We all work hard to develop the skills necessary to pass a checkride. A lot of effort and expense is involved. But we often lose sight of the real objective-not just building those skills to pass a checkride, but to keep those skills sharp so that we might call upon them when theyre needed. One mechanism to help us do that efficiently is a proficiency checklist, one inspired by an Aviation Safety article enough years ago that its been lost in the easily accessed archives. Recently
weve gotten some feedback from long-time readers that they liked the article and still use the ideas presented there. They suggested we revisit the idea and present it again.
Given the extraordinary cost of fuel and flying today, its become ever more difficult to allocate the money to just go up and play or even to simply maintain proficiency. Increasingly, weve got to have a specified purpose to justify going flying. Before we delve into the proficiency checklist, though, lets take a look at the way a typical GA pilot maintains proficiency.
Unfortunately for many of us, the day of our last checkride also was the day our competence peaked. Since then, we seldom if ever practice the skills we worked so hard to develop. Instead, we use our planes for business or pleasure travel and typically just fly long, straight lines in good to moderate weather. Its even possible the only real turns or airwork we perform are in the traffic patterns at both ends of the trip. We get really great at maintaining altitude and heading without paying much attention because we get a lot of practice. But in so doing we convince ourselves weve honed all our skills-until we run into a difficult situation, like a challenging approach, we used to be able to handle with little concern. Suddenly, we find ourselves making all the same stupid mistakes we made in training. When this happens to the prudent pilot, he will hire an instructor and spend a bucket of money regaining those old skills, typically only to lose them again. The imprudent pilot wont think much about it until it happens again, this time perhaps scaring himself to action. Or worse.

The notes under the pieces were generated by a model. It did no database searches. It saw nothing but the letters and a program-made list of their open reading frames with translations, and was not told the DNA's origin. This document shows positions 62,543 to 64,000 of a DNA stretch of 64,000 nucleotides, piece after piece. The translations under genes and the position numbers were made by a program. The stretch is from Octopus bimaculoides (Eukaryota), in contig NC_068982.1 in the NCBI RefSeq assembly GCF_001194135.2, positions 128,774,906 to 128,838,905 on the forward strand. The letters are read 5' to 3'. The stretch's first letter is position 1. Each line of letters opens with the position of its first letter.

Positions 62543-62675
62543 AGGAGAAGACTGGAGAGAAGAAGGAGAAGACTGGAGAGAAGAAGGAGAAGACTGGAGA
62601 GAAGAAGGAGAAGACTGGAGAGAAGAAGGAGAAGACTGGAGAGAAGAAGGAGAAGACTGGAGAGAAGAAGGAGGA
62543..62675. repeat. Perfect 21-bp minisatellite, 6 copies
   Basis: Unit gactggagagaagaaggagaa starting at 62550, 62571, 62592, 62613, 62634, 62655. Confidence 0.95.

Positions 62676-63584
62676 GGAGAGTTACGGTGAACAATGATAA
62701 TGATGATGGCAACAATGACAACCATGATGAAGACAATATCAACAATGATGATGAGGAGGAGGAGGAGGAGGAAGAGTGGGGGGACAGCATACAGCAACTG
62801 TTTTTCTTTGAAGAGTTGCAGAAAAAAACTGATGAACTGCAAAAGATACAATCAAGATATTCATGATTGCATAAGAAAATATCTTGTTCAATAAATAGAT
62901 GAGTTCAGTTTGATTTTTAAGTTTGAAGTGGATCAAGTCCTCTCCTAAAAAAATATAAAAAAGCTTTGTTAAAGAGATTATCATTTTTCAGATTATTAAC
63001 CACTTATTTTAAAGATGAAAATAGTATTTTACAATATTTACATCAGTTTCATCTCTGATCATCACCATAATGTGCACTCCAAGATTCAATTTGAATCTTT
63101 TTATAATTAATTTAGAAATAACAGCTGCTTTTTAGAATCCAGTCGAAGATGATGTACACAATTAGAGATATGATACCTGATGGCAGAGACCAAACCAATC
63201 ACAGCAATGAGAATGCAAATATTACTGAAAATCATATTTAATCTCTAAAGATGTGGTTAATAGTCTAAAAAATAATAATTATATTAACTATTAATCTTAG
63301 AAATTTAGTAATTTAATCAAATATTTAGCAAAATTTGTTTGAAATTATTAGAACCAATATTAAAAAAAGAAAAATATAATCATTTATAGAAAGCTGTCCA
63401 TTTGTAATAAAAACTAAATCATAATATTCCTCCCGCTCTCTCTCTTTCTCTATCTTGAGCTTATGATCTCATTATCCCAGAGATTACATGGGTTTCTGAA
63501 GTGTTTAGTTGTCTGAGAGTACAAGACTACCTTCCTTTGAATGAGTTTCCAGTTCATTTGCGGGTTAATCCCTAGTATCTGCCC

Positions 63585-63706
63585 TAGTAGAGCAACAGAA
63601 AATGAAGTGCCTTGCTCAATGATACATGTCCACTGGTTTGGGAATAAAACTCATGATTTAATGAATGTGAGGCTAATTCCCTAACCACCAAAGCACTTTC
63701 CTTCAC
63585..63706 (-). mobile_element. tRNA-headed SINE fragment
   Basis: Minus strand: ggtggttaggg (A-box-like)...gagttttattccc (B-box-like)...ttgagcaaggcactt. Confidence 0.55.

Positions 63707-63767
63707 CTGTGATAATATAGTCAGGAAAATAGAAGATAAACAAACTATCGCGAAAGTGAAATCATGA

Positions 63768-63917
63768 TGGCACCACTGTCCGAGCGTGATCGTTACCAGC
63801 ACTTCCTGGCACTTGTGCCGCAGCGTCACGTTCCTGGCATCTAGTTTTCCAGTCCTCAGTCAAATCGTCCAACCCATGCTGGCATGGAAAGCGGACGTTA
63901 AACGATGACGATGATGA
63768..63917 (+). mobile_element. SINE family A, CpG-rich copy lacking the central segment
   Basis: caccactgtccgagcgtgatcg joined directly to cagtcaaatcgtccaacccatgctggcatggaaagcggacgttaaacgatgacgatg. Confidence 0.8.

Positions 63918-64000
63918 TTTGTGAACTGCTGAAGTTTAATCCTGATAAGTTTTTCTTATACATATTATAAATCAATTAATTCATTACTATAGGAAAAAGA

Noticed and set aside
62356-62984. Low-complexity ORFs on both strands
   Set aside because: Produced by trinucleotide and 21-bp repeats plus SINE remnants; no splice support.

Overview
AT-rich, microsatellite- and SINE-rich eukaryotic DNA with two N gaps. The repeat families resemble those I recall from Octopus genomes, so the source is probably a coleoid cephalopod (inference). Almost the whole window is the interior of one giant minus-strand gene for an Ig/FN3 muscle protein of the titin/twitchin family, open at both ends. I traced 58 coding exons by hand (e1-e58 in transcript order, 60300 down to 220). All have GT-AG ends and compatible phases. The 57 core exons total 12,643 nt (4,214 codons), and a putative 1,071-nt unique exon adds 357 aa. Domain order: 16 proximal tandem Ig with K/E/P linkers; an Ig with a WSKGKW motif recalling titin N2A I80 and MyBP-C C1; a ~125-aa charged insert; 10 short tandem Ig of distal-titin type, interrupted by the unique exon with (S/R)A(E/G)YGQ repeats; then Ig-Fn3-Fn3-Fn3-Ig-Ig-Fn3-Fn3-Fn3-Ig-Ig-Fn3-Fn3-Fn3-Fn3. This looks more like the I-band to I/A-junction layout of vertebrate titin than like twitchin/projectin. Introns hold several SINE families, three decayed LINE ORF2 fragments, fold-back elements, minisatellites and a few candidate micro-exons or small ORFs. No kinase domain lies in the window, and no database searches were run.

Clearly there are some aspects of proficiency, or at least currency, that wont wait. For example, in order to be legal to carry passengers, we must have made three takeoffs and landings within the last 90 days. So, if were not current, well typically just hop in the plane and go around the patch a few times before loading our passengers. By doing this were legally current but, some might argue, not necessarily proficient. The same is true for instrument pilots who have the requirement for approaches of varying types, holds, etc., to be considered legally current to fly IFR within the system. If were just a little out of currency, we can go fill in the missing items on our own. If its been too long, we have to get a full instrument proficiency check from an instructor.
One might liken this method of maintaining proficiency to the way we maintain our airplanes. When our plane is within its annual inspection year, if something breaks we get it fixed. Only when necessary, though, do we have a full inspection to make sure everything is up to par.
Theres another way to maintain a plane, however. Most commercial operators and airlines use what is called a progressive maintenance program. In this approach to maintenance, a little inspection and maintenance is performed regularly instead of waiting for a major event. You can even think of this as continuous maintenance rather than periodic maintenance. It turns out this is a much more efficient approach to maintenance in that the plane is seldom down for maintenance longer than a few hours and the plane can be maintained to tighter overall standards.